Thursday, March 7, 2013

Which Direction Do You Think?


Recently, I was giving this some meditation time and wanted to share my thoughts on this topic.

All my life I have been a forward thinker.


I like to plan everything out and know what I am going to be doing at all times. I have never liked surprises and detest surprise parties thrown in my honor. When driving I am always looking ahead and calculating all of the possible scenarios ahead of me, as I feel this makes me a safer driver because I have a plan “just in case.” In fact, I do this in every situation so I am very seldom caught off guard. In the past people have seen me thrown into seemingly surprising situations and yet I didn’t act surprised; because I wasn’t.

During my years in sales/customer service I used this technique before and during client interaction. Running through every possible scenario before the interaction and trying to move the conversation like a chess game (or in my case, a checkers game). Once you have played out every conceivable action/reaction scenario you can communicate smoothly and avoid dialogue pitfalls.

Growing up in the Pentecostal church is probably where I developed these techniques initially.


As a child, starting around 4 years old, my mother had my older brother and me singing in a trio with her at church services. For those of you with no apostolic Pentecostal background let me explain, this meant at any given service at any given time you could be called up in front of a packed house to sing. As a little guy, I began to consider the possibilities every time we arrived at church that way I didn’t accidently embarrass me or my mother.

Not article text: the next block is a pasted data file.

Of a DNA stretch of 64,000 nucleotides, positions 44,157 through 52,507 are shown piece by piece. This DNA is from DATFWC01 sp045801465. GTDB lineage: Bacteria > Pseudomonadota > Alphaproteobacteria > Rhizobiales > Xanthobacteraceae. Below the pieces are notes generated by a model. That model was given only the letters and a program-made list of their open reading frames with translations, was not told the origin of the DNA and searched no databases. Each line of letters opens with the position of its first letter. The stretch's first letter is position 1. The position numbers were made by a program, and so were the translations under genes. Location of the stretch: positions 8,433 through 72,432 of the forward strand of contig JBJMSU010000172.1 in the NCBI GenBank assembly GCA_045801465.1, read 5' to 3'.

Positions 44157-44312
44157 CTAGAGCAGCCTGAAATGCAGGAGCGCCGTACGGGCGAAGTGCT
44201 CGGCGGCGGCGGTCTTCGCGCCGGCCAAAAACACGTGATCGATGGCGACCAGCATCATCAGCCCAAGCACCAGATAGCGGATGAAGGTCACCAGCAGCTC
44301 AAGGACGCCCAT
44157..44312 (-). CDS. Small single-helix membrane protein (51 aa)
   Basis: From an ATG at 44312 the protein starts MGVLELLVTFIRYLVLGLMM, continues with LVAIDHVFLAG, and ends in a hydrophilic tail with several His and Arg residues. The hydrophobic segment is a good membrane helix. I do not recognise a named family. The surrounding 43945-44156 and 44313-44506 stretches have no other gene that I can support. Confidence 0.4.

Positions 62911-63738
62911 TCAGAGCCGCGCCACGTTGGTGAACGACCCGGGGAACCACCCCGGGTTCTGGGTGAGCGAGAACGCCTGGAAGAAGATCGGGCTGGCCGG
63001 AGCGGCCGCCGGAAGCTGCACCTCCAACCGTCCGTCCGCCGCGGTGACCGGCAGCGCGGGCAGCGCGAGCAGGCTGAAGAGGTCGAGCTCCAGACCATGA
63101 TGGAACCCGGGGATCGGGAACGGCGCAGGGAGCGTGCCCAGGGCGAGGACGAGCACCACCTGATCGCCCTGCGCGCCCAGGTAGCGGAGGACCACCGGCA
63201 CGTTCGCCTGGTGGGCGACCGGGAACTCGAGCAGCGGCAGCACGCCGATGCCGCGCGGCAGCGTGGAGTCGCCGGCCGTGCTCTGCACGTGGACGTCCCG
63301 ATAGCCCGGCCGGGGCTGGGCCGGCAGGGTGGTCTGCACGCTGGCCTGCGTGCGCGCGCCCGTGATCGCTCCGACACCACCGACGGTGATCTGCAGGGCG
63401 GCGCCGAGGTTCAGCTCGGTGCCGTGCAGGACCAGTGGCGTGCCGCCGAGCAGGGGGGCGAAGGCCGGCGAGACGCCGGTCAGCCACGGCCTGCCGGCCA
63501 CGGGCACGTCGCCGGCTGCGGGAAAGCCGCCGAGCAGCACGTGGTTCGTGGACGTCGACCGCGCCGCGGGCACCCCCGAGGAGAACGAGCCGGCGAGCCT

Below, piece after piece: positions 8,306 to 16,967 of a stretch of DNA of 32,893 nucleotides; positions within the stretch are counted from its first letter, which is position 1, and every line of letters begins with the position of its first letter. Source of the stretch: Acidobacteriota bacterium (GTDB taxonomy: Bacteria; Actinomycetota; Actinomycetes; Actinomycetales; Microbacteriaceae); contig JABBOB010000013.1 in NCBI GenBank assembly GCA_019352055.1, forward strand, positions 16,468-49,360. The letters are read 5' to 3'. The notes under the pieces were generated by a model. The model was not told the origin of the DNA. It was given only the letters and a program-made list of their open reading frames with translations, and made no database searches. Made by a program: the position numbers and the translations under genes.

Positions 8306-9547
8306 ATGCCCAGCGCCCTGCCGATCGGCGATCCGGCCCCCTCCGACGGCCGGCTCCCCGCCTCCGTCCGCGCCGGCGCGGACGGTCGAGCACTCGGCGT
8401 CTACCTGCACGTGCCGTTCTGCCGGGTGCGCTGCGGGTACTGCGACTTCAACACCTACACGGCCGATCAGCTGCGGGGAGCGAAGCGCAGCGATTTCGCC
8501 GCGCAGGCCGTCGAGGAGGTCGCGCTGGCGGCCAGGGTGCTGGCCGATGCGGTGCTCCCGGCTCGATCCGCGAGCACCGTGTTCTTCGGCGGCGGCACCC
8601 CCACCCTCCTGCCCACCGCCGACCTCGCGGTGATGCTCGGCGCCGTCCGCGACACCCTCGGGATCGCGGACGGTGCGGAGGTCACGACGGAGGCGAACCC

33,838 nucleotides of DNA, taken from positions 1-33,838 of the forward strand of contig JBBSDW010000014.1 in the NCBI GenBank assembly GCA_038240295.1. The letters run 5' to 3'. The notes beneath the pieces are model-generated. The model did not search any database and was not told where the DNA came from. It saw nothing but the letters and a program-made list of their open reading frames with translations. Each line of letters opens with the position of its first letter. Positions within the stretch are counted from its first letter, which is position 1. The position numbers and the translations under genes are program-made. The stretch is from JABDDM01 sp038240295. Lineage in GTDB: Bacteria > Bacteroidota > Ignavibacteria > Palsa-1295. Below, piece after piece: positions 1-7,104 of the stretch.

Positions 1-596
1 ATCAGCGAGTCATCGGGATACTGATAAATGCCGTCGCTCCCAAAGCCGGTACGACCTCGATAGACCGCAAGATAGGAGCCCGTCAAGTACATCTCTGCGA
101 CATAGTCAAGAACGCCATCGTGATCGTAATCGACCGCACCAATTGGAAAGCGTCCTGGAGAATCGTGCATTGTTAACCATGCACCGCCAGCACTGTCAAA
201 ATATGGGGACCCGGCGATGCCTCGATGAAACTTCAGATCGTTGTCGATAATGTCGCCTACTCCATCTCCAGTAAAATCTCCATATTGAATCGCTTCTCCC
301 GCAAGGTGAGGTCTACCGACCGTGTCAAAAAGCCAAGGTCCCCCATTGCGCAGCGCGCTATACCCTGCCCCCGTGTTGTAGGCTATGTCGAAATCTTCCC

Later in life, I was being used to lead song service and then emcee the complete service and eventually became a preacher. The phrase “be instant in and out of season” was used too much and incorrectly, too often.

As a young man of nineteen years, I tackled a psychotic job of selling Rainbow vacuum cleaners door to door.


It was during those improvisational situations at a stranger’s door, that these skills were again honed to perfection. For the rest of my career to date, including door to door insurance sales and car sales among many other things, I have always thought in this manner.

Now you might be thinking that I am saying, as a self proclaimed “forward thinker”, that “backward thinkers” aren’t as good or can’t operate/functional as well. Let me explain to you how I really see this.

The Heavenly Father, in His infinite kindness and wisdom blessed me with a “backward thinker.” That might sound strange after my over hyping the “forward thinkers” technique above, but here’s the truth.

Backward thinkers are reflective and spend a lot of time reminiscing. They seldom rush at their work and will check and recheck the job. They often rehash conversations and sometimes develop unfounded fears after reconsidering what they have said and done. They generally compare EVERYTHING to something else that is already familiar to their lives. That makes it difficult for them to make new friends because if the newcomer resembles, talks like, looks like or even smells like someone unfavorable from their past, the newcomer is unknowingly off on the wrong foot already. If they hear new music or see a new movie, they quickly do a mental scan of their memory data bank and find something of like kind to attach this new experience to, then, and only then, they can relax and enjoy the new thing.

These might not sound like a kind assessment overall, but here is why I love “backward thinkers.” All of the traits that a backward thinker possesses counteract or compliment a forward thinking person. The hard part, as a forward thinker, was finally realizing that I needed to tap the resources given to me and quit messing things up with the “my way or the highway” attitude.

For you see, when a forward thinker rushes in were fools often fear to tread, the backward thinker says, “Let’s think this through.” If I had listened to my backward thinker more the first twenty years or so, I would have more friends, a better looking resume, be healthier, have fewer scars and could sleep better at night. Because I am always fifteen steps past the present, my beautiful backward thinker is always ready to pull on me so hard that I get back to the present.

So, I am what I am and I don’t believe Abba made me defective; I am learning to partner with my backward thinker and in doing so, I hope to be a better me.

(I love you Margaret)